Ending the Wheat Board

(August 1, 2017) The end of the Canadian Wheat Board five years ago certainly proves that unregulated capitalism works very effectively for the powerful and well organized.  Declining numbers and increasing debt show it does not work for farmers.

The CWB was a hybrid organization providing farmers with collective bargaining power, a professional standards association, and a world-wide reputation for honesty, quality-assured product, and reliable delivery.

Oh, and it also dependably got farmers 88% or better of the world price for their grain after all the costs for transportation and marketing  had been paid.  Now farmers are lucky to get 60% of the world price and the private trade is scooping up record profits from money that once ended up in farmers’ bank accounts.  Their local communities are seeing less spending thanks to farmers’ declining share of the world price too.

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Prairie farmers also had a very efficient storage and transportation system which was “right sized” to handle the whole prairie grain crop due to the CWB’s intelligent management.  Now that intelligence is gone and the private trade is racing to make farmers pay for increased capacity in both inland storage facilities and port terminals.

Never-the-less the vast majority of prairie delivery points are only serviced by a single company — two thirds in Manitoba and three quarters of the points in Alberta and Saskatchewan have only one elevator company.  So most farmers are finding themselves at the mercy of only one grain company and their new master is the elevator agent who decides which farmers get to deliver grain, when, and what each farmer gets paid.

The irony of having less choice as a result of a vociferous minority attacking the CWB demanding more choice is not lost on those who understand how the system works.

One of the first things that happened with the end of the CWB was an avalanche of complaints from former customers about poor quality control and unreliable delivery.  The end result was one of those customers, the Government of China, used its economic muscle to push aside the much reviled private grain trade and establish its own central grain trading agency (COFCO) as the third largest grain trader on the planet pushing the smaller Louis Dreyfus and Bunge down to fourth and fifth place.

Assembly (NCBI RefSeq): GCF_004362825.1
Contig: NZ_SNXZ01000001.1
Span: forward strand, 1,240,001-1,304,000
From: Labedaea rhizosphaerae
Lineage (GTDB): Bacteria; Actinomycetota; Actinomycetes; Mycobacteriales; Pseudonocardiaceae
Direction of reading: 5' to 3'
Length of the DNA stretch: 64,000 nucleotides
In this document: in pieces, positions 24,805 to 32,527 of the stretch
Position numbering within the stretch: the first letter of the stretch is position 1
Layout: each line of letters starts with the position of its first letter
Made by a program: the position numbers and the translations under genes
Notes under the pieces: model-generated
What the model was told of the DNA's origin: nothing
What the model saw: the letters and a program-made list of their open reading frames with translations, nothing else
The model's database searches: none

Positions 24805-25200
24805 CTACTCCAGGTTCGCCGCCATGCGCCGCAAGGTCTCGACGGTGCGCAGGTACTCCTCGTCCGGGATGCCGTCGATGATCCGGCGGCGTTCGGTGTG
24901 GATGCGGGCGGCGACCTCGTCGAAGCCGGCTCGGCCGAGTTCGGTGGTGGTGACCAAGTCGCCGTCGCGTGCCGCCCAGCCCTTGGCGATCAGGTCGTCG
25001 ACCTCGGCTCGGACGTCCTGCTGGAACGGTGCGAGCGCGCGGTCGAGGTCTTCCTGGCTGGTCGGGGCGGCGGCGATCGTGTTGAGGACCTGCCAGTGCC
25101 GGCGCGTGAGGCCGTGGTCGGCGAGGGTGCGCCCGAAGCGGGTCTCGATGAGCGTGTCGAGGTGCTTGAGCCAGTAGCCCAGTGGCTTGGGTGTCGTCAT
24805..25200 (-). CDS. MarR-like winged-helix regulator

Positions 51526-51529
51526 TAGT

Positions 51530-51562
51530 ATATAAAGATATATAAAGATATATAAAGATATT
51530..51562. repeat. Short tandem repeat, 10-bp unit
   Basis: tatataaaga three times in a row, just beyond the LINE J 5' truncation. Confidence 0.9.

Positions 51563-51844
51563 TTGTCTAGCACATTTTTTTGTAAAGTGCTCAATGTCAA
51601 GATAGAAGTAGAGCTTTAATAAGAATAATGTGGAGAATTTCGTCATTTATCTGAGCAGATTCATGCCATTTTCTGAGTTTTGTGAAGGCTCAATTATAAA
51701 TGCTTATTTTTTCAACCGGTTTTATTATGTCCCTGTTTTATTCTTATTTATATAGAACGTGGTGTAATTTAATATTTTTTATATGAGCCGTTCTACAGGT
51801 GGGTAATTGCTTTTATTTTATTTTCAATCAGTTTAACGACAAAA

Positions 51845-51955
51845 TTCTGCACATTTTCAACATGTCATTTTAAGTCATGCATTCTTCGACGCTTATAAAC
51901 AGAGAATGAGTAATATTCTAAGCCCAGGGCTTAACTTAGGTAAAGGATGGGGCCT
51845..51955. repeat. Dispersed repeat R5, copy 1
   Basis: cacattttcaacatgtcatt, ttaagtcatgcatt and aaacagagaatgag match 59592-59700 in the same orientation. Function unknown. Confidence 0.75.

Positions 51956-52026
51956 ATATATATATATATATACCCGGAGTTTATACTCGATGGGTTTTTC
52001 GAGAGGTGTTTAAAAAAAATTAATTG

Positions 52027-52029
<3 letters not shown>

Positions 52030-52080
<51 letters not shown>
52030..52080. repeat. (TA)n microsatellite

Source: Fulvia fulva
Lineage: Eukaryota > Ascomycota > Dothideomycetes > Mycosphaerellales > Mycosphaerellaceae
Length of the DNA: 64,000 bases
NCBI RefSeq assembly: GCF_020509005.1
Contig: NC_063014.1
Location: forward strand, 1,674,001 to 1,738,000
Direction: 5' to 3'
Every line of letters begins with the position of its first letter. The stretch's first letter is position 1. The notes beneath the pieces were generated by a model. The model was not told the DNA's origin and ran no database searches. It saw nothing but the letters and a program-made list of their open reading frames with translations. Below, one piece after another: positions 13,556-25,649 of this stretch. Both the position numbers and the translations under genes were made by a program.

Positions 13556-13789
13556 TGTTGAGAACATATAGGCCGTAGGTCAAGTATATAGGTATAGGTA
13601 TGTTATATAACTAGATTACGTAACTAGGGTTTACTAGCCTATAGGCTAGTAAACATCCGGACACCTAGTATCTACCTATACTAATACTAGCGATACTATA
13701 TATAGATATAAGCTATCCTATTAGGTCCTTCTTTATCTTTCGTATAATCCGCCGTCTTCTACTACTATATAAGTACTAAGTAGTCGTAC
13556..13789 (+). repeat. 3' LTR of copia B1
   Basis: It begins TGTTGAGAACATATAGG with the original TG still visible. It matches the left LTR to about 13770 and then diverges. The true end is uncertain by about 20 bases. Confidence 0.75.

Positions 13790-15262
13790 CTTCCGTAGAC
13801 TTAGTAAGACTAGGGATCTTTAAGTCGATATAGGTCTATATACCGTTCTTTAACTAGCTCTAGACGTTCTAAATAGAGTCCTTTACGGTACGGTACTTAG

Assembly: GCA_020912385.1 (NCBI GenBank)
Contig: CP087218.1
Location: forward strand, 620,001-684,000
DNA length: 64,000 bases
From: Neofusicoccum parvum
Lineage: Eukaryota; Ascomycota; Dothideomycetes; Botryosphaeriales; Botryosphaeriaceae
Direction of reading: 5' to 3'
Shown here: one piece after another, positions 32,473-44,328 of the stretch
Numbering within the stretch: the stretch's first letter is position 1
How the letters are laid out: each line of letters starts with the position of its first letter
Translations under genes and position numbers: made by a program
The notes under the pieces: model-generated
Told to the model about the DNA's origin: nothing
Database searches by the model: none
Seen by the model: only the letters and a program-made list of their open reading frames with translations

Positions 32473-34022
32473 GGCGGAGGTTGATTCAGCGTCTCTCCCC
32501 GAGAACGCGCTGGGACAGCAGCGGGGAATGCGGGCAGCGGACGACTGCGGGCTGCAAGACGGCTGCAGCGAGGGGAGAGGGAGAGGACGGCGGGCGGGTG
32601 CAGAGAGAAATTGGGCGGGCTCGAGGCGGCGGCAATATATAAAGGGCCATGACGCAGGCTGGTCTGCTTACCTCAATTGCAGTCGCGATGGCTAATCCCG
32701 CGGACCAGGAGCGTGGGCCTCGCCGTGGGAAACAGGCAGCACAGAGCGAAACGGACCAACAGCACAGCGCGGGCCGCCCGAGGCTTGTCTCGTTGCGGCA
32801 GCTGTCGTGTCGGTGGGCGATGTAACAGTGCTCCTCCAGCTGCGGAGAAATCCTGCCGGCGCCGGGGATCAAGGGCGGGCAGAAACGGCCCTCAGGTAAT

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This changed the 140 year old order of the ABCD group of oligarchs on their perches but does nothing for prairie farm gate prices.  Combine this upset with further consolidation of prairie grain handling and it  makes the predictions from a U of Sk. Ag Economist that farmers will see their share of the grain price pushed down to just 20% seem closer to reality.

Now that the CWB is no longer there to speak to the importance of quality control and meeting customer demands, as they did when Monsanto attempted to introduce GM wheat some years ago, we are also seeing moves to further privatize the cereals genome.  We must remember this genome was paid for by prairie farmers and Canadian tax payers for the public good.

Those are the big changes, but there have been relatively smaller ones as well, not least of which is the loss of Canada’s only northern sea port and its physical isolation with the loss of the Churchill rail line.

Western historian Patricia Limerick suggests:  “the frontier ends when the pimps come to town” something prairie grain growers are becoming all too familiar with as they negotiate a world without the CWB in which they no longer have any control and precious little dignity.


  1. Nicholas Tracy

    Trudeau needs to rebuild the Canadian Wheat Board, and the renegotiation of NAFTA is an obvious opportunity.

  2. Glenn Norman

    Getting rid of the CWB got rid of me as a grain farmer, I am simply not prepared to lose money that is used to subsidize private corporation instead. Smarter to find a niche in agriculture where you are in control of your own destiny; that is what I choose and it is working. Missed grain farming for a while but, don’t now that the profits all goes to the grain companies not the farmer as it did before the Pool and the CWB came to be.